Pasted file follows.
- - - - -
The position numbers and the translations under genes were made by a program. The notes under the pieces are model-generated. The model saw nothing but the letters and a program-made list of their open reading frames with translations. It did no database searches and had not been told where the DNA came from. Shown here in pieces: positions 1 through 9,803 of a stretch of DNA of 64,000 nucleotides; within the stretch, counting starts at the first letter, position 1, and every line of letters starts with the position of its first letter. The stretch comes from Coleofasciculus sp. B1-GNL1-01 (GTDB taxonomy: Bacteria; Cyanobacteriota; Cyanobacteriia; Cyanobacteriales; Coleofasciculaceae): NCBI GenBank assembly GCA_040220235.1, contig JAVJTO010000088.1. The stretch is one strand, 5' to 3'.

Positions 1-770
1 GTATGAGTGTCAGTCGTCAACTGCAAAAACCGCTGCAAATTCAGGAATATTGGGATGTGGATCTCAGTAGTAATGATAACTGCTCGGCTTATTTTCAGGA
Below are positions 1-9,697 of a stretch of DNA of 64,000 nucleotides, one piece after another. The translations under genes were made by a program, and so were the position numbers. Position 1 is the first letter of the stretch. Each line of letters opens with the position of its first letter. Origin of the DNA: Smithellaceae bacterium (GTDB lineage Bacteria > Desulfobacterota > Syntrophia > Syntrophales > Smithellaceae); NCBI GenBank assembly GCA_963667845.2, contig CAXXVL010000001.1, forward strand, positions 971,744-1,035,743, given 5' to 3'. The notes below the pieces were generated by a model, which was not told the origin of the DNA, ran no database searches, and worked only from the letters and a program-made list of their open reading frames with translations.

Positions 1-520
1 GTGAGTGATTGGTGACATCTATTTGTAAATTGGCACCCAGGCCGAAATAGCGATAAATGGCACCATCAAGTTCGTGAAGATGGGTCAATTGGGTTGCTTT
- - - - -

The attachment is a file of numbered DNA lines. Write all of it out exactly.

The position numbers and the translations under genes were made by a program. The notes under the pieces are model-generated. The model saw nothing but the letters and a program-made list of their open reading frames with translations. It did no database searches and had not been told where the DNA came from. Shown here in pieces: positions 1 through 9,803 of a stretch of DNA of 64,000 nucleotides; within the stretch, counting starts at the first letter, position 1, and every line of letters starts with the position of its first letter. The stretch comes from Coleofasciculus sp. B1-GNL1-01 (GTDB taxonomy: Bacteria; Cyanobacteriota; Cyanobacteriia; Cyanobacteriales; Coleofasciculaceae): NCBI GenBank assembly GCA_040220235.1, contig JAVJTO010000088.1. The stretch is one strand, 5' to 3'.

Positions 1-770
1 GTATGAGTGTCAGTCGTCAACTGCAAAAACCGCTGCAAATTCAGGAATATTGGGATGTGGATCTCAGTAGTAATGATAACTGCTCGGCTTATTTTCAGGA
Below are positions 1-9,697 of a stretch of DNA of 64,000 nucleotides, one piece after another. The translations under genes were made by a program, and so were the position numbers. Position 1 is the first letter of the stretch. Each line of letters opens with the position of its first letter. Origin of the DNA: Smithellaceae bacterium (GTDB lineage Bacteria > Desulfobacterota > Syntrophia > Syntrophales > Smithellaceae); NCBI GenBank assembly GCA_963667845.2, contig CAXXVL010000001.1, forward strand, positions 971,744-1,035,743, given 5' to 3'. The notes below the pieces were generated by a model, which was not told the origin of the DNA, ran no database searches, and worked only from the letters and a program-made list of their open reading frames with translations.

Positions 1-520
1 GTGAGTGATTGGTGACATCTATTTGTAAATTGGCACCCAGGCCGAAATAGCGATAAATGGCACCATCAAGTTCGTGAAGATGGGTCAATTGGGTTGCTTT